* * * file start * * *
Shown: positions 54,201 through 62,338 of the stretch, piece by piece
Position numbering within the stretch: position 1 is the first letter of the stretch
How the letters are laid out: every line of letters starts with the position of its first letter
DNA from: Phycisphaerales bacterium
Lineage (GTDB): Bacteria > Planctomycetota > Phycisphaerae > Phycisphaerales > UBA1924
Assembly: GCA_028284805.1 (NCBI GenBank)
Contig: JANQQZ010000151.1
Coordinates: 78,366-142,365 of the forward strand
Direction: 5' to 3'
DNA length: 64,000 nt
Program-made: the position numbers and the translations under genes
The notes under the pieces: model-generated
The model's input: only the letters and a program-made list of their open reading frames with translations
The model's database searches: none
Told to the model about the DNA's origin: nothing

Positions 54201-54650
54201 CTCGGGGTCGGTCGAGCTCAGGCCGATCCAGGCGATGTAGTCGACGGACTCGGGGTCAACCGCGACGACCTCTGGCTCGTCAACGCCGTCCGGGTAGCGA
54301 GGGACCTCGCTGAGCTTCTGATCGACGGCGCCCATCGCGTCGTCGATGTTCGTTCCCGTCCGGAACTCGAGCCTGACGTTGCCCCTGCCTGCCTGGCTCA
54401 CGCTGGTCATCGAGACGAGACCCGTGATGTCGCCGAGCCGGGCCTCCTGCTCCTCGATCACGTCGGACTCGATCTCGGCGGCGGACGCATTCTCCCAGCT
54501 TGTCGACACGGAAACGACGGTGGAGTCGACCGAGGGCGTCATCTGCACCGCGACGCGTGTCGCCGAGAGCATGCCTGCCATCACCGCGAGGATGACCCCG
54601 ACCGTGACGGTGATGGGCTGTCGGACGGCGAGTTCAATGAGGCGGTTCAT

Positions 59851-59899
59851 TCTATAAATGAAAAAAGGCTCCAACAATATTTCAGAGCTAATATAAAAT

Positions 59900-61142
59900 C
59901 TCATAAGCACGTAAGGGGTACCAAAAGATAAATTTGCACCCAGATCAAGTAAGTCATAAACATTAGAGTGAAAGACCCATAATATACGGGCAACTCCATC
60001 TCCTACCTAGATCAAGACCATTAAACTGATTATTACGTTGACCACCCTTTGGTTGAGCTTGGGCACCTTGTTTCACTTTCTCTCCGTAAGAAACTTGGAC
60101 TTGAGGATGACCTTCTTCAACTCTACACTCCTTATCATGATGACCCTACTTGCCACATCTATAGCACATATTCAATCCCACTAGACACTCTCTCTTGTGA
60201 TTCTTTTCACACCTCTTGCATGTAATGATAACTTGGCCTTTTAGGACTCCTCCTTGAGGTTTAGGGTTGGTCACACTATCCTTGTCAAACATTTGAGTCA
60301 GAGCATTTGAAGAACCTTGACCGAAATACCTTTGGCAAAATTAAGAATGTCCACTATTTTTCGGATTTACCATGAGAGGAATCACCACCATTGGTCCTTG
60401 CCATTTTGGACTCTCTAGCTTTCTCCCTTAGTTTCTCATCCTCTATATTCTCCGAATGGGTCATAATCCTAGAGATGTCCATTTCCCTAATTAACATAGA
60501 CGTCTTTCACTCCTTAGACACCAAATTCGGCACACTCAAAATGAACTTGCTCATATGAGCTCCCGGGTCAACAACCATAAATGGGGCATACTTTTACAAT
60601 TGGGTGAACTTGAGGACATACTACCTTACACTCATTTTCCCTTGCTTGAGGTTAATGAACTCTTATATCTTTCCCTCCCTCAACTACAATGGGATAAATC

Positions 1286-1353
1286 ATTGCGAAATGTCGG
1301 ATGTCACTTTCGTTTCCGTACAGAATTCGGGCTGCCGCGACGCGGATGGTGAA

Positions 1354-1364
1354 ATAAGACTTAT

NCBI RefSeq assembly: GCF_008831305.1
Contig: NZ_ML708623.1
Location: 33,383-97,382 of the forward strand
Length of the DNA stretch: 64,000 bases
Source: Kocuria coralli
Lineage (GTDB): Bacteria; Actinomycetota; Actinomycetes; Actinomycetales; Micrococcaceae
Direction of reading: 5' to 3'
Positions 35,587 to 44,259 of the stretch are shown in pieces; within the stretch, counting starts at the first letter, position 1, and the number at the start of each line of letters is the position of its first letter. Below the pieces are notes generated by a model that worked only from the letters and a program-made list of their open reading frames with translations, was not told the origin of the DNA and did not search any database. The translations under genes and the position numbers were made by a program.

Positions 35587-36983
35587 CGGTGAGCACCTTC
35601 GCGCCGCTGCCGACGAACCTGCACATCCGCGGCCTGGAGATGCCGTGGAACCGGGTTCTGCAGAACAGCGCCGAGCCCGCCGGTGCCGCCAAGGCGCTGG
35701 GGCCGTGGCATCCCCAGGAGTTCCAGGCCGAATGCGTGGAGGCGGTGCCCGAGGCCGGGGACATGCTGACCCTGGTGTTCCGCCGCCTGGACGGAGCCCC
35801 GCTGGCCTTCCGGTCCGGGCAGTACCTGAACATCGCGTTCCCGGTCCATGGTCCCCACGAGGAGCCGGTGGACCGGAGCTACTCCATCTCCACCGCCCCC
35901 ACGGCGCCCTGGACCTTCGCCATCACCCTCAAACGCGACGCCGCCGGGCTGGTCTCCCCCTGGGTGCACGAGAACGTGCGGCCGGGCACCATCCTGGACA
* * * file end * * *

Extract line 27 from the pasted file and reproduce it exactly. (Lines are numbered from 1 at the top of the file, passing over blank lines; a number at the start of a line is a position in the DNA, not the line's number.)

60001 TCCTACCTAGATCAAGACCATTAAACTGATTATTACGTTGACCACCCTTTGGTTGAGCTTGGGCACCTTGTTTCACTTTCTCTCCGTAAGAAACTTGGAC